I noticed the nice sprayhood with its huge front window made of plexiglass. It should offer great sight to the fore deck and onto the mast even in heavy weather conditions, though I am asking myself if the crew would take it away when under canvas – something I am doing when sailing. I greeted the crew and asked for permission to take shots, which they thankfully agreed to. “She´s doing fine!”, one of the crew members answered when asked about her qualities.
Mighty Winches and Clever Cockpit Layout
Upon inspecting her further, especially the sprayhood, it came to my mind that this structure could even work as a dodger. But that´s a thing the high seas of the higher latitudes and Beauforts will have to decide. I took a look onto her cockpit design and noticed that the designers have separated helming and winch work from the guest-area. Which is nice.
Well of course, on a nearly 17 meter long ship (that´s 55 feet!) there´s plenty of space to have such an amenity and I think it works fine. The helmsman has an easy and fast grip from one of his two steering wheels (on one rudder blade) to the central elevated main sheet winch and to not less than 4 winches which could operate all sails from Genoa or Jib sheets to reefing lines, halyards and other stuff. Two more winches are situated more up front. Ropes are lead to the cockpit through covered ducts. All seems neat and thoroughly thought through for offshore sailing.
Looking up her data in the internet, I learn that the WAPPEN VON BREMEN has a 16.60 length over all with a waterline length of 15.80 meters, a draft of 2.70 meters and a mast height of 24.30 meters. She´s displacing 20 tons, has 7 tons of ballast in her keel and an upwind sail area of a total of 163 square meters – all of which I would have loved to see been flown by her.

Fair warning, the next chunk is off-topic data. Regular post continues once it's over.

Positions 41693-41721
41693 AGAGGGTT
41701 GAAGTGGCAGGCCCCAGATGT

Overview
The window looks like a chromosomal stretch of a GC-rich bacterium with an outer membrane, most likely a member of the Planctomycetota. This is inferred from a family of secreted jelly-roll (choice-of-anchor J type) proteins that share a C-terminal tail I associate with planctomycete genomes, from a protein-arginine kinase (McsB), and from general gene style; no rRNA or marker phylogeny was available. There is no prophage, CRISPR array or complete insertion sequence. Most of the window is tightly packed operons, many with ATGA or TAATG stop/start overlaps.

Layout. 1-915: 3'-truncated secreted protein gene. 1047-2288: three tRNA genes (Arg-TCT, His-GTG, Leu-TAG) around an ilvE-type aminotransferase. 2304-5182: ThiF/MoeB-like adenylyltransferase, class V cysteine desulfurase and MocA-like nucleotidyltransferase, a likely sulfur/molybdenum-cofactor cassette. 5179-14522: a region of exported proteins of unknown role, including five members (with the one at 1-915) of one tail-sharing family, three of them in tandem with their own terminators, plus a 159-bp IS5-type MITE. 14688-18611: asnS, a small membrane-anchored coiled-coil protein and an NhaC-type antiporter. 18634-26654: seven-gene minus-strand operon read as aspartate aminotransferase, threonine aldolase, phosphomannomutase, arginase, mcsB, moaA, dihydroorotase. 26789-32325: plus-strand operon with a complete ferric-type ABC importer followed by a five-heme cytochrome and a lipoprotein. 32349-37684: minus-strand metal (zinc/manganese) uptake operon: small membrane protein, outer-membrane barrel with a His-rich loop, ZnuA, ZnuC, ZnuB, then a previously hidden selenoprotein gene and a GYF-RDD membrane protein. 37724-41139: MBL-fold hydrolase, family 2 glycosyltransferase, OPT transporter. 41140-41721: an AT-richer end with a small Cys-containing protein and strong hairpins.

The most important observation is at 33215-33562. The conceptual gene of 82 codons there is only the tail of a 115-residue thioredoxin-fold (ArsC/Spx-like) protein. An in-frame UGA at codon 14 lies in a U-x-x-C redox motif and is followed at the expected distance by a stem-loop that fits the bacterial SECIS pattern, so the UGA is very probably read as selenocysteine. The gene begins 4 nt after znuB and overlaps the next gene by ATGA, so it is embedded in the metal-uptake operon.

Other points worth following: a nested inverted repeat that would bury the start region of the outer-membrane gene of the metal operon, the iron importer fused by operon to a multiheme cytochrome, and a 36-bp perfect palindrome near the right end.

When asking permission to shoot some pictures I must admit I was hoping for an invitation to come and have a look at her interior – which sadly didn´t came (and certainly was the right thing not to spoilt the family´s day). Having seen some pictures I can say that her internal fittings are modern, yet not exaggerated or too luxurious. She´s handsomely outfitted with joinery to last and withstand hopefully decades to come. A classic ship from the inside too.
Bon Voyage, WAPPEN VON BREMEN!
So I wish her and her crew a safe journey all the time, exciting adventures and moments of joy and peace on our world´s oceans. I hope seeing this boat again, hopefully under canvas and hopefully under deck. After some 20 minutes of awe inspiring contemplation I turned my back on her and went back to my kids to eventually start our day off on Helgoland.
Here´s an article on sailing to Helgoland from the port of Bremerhaven on a Class 40 sailing yacht and here´s a review of the Helgoland marina in the southern port of this beautiful, rough island in the midst of the German Bight.